The best brand link comes when you connect your brand closely to the climax of the Ad’s story. View the brand through the eyes of your consumer, resonate with vulnerable consumer insights, make your brand central to the story and then own it
There is an old Advertising saying: “Half of all advertising is wasted, but we aren’t sure which half.” Coincidently, the average brand link score is usually under 50%. The best brand link scores occur when your brand is not just part of the story but is the driver of the story itself.
The first brand link myth says you want to make sure the brand shows up in the first 7 seconds of a TV ad.
Logically, that thought might make sense. However, it is not true. The Milward Brown Advertising tracking data shows brand linkage is not related to the time at which the brand name first appears in an ad. Looking at data in the chart below, the dotted line at approximately 40% represents the average brand link of all the ads in the Milward Brown database. The specific dots represent the time during a 30-second TV ad when the brand first shows up. The timeline for the ad is at the bottom of the chart. What you can see is a reasonably even distribution above and below the average brand link at most times during the ad. Even for those ads where the brand shows up in the first few seconds have a 50/50 chance of scoring above the brand link average, which is the same success rate when the brand shows up for the first time at the 25-second mark.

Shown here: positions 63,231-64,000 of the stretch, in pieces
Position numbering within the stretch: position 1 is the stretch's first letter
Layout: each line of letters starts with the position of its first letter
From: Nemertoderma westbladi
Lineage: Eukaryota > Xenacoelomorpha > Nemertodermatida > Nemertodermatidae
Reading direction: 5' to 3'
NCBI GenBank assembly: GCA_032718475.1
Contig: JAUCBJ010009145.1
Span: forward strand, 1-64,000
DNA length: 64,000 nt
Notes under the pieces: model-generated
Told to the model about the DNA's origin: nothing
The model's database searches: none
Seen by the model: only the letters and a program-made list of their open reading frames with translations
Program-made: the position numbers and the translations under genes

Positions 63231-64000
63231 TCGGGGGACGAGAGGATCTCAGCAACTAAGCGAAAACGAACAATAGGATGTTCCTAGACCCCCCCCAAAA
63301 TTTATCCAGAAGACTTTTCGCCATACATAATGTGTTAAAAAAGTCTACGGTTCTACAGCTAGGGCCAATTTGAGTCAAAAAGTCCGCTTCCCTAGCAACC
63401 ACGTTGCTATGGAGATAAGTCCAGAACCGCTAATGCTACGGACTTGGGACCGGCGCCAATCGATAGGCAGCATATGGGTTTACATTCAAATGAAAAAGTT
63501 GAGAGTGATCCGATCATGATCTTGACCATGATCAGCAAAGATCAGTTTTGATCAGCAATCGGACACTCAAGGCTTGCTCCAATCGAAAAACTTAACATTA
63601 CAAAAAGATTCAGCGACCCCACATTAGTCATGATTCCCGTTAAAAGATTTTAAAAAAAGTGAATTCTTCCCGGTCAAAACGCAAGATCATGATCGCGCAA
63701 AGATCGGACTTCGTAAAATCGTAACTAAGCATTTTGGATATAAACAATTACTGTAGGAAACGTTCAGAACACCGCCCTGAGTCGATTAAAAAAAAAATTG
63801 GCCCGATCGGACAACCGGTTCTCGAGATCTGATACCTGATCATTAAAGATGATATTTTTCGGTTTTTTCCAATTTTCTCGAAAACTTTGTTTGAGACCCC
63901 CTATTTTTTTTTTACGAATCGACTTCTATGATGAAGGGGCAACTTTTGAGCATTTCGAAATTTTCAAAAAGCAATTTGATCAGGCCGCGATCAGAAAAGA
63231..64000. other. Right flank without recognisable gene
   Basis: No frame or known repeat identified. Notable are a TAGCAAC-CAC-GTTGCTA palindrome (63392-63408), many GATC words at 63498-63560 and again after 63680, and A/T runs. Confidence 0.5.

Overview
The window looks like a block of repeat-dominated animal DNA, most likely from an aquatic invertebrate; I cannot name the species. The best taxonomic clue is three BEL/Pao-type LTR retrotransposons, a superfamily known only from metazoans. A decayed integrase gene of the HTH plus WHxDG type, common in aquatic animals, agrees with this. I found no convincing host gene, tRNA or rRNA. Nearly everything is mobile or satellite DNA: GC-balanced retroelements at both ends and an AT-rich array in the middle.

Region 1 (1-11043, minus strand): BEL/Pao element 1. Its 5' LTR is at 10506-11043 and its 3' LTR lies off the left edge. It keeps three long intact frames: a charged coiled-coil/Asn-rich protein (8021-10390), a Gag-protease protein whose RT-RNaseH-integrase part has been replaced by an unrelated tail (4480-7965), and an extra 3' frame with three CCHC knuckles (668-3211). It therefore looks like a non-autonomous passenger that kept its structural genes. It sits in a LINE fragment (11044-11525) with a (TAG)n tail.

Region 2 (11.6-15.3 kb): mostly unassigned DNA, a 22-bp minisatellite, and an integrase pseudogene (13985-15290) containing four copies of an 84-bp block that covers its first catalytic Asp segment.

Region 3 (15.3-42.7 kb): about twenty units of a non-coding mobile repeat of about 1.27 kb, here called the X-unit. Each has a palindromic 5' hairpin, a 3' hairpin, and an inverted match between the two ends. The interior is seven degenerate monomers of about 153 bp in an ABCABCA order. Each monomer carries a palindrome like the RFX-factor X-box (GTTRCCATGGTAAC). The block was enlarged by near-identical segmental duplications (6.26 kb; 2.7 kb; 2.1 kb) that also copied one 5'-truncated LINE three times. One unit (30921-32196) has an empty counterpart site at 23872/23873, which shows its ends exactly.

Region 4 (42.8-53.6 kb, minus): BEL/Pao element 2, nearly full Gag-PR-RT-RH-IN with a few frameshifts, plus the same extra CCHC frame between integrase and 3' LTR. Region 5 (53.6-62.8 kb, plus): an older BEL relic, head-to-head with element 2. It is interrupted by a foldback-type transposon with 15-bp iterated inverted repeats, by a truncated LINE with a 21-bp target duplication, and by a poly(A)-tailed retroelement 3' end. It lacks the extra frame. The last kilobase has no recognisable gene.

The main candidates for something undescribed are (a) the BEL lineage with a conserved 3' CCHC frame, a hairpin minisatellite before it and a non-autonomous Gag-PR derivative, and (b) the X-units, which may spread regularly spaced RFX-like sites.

The second brand link myth is Ads that show the brand more often will score higher on brand link.
Looking at the Milward Brown chart to the right, it shows no relationship between how often the brand appears in the ad and the resulting brand linkage. The data looks at four choices along the bottom, for the frequency of the brand showing up in the ad, including none, continuous, at key parts, or only at the end. Just like the first myth, there is no correlation between how many times the brand name shows up and how strong your brand link score will be.
Here are the four ways to drive brand link, with examples.
1. Make your brand a central part of the story
From my experience, it is not how much branding you use, but rather how closely connected the revel of the brand is linked to the climax of your ad.
“Got Milk” launched a hilarious Ad that tells an elaborate story of an Alexander Hamilton expert who cannot answer an easy trivia question on a radio show, because his mouth is full of a peanut butter sandwich and he is out of milk. A great human insight for milk lovers, because milk is a great drink to wash down a peanut butter sandwich. The “Got Milk” campaign lasted 20 years.
During the turbulent times of the early 70s, Coke assembled people on a hill to sing “Teach the world to sing.” Everyone in the commercial was holding a bottle of Coke. This Ad spoke to a generation and is viewed as one of the best Ads of all time.
In the early 1990s, Bell Canada showcased how consumers could connect with anyone at any time. They used a teenager, standing on a beach at Dieppe, France. He calls home to his grandfather back in Canada to thank him for everything he did in World War II. An extremely heartwarming Ad will definitely make you cry.